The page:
This English-language Belgian/French/West German co-production – a smorgasbord of 1930s-style glamour meets art school cool meets vampirism – was originally released as Les Lèvres Rouges and was released in some markets as Blood on the Lips, Children of the Night, The Promise of Red Lips, The Red Lips and The Redness of the Lips.
Newlyweds Stefan (John Karlen) and Valerie (Daniele Ouimet) are on their way to meet Stefan’s ‘mother’ in England but stop off in Ostend to break up the journey. It’s a bad decision . . .
They are initially the only guests at the deserted and out-of-season Thermae Palace, an imposing and sprawling beachside hotel, until an old luxury car arrives, driven by the striking Ilona (Andrea Rau), with Countess Elizabeth Báthory (Delphine Seyrig) in the back seat.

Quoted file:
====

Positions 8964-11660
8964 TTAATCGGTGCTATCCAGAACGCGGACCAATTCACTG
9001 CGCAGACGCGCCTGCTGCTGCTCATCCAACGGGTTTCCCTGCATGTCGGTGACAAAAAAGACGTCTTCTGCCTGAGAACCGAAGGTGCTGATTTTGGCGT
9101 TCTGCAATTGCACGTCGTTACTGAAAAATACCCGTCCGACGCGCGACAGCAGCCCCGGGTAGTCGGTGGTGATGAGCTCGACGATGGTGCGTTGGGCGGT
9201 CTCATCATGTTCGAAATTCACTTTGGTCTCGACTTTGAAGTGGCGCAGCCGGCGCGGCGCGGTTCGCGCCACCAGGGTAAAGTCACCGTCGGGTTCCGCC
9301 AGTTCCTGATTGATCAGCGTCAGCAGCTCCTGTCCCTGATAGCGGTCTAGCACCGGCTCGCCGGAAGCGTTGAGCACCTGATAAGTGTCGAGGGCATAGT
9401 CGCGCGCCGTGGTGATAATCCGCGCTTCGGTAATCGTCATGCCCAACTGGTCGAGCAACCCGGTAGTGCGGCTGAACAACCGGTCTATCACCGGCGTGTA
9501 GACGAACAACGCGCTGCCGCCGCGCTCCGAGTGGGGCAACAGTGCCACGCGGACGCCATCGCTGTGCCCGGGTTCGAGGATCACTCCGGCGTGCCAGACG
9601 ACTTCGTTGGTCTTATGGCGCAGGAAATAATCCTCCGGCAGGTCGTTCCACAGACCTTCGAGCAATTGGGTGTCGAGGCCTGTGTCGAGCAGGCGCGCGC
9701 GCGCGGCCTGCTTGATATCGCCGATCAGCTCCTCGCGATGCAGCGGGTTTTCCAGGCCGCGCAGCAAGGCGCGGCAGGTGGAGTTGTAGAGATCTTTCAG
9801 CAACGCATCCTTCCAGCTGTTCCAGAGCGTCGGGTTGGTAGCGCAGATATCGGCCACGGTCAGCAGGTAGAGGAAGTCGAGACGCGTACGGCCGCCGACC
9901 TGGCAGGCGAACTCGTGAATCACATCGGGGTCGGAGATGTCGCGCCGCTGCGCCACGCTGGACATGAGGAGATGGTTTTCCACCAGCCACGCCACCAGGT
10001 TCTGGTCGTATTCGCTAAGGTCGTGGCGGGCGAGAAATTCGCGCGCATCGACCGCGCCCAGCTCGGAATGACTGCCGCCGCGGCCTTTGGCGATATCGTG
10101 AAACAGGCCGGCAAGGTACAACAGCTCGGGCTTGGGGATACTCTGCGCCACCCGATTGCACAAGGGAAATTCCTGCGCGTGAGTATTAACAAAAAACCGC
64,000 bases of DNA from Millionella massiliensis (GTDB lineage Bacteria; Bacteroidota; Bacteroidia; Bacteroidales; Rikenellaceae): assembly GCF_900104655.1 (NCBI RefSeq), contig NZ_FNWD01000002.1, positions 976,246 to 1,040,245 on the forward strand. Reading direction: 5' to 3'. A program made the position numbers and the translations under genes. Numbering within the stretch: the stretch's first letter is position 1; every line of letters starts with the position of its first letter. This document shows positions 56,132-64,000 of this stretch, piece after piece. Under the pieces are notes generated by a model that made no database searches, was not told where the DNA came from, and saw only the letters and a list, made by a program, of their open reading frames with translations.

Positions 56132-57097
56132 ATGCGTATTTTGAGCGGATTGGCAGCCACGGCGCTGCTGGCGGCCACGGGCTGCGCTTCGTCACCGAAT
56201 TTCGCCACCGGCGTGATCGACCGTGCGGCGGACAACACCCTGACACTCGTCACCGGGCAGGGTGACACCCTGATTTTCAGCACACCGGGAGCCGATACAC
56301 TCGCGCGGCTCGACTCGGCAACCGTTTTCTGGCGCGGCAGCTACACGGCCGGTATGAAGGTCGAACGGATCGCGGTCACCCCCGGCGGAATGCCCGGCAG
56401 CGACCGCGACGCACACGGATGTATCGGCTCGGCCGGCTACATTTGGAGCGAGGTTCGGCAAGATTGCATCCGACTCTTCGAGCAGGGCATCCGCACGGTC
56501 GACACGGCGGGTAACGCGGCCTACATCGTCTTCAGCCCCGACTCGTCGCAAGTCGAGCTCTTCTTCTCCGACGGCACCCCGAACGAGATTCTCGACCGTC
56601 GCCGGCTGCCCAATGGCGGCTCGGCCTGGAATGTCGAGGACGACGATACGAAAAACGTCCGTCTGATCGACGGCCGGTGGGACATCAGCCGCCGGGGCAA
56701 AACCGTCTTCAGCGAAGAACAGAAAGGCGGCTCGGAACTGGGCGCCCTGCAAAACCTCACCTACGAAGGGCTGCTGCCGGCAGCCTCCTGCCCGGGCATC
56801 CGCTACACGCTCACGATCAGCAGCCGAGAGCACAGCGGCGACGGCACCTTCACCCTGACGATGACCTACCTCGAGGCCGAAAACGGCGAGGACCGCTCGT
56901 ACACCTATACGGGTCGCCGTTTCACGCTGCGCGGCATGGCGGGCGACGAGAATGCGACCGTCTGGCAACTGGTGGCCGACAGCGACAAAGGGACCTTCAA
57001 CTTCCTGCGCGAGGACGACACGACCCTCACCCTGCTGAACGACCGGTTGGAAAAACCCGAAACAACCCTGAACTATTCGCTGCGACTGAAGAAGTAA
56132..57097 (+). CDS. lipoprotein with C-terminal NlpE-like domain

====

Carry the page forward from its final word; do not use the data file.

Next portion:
The elderly hotel clerk (Paul Esser) stares with incredulity as he’s seen the Hungarian Countess at the hotel before – when he was a small boy. How could this be? I think we all know how!
Meanwhile, the newspapers are full of stories of young girls being drained of blood and a retired police detective/vampire hunter (Georges Jamin) is taking an interest in the countess. But the countess and Ilona are more interested in the newlyweds.
It’s an obsession that leads to the break-up of both couples – not to mention some sadism, death and more than a couple of unexpected twists and turns.
There are many holes in the plot and the ending is more than a little silly, but Daughters of Darkness is a treat for the eyes and one of the most stylish horror films you’ll encounter.
Countess Elizabeth Báthory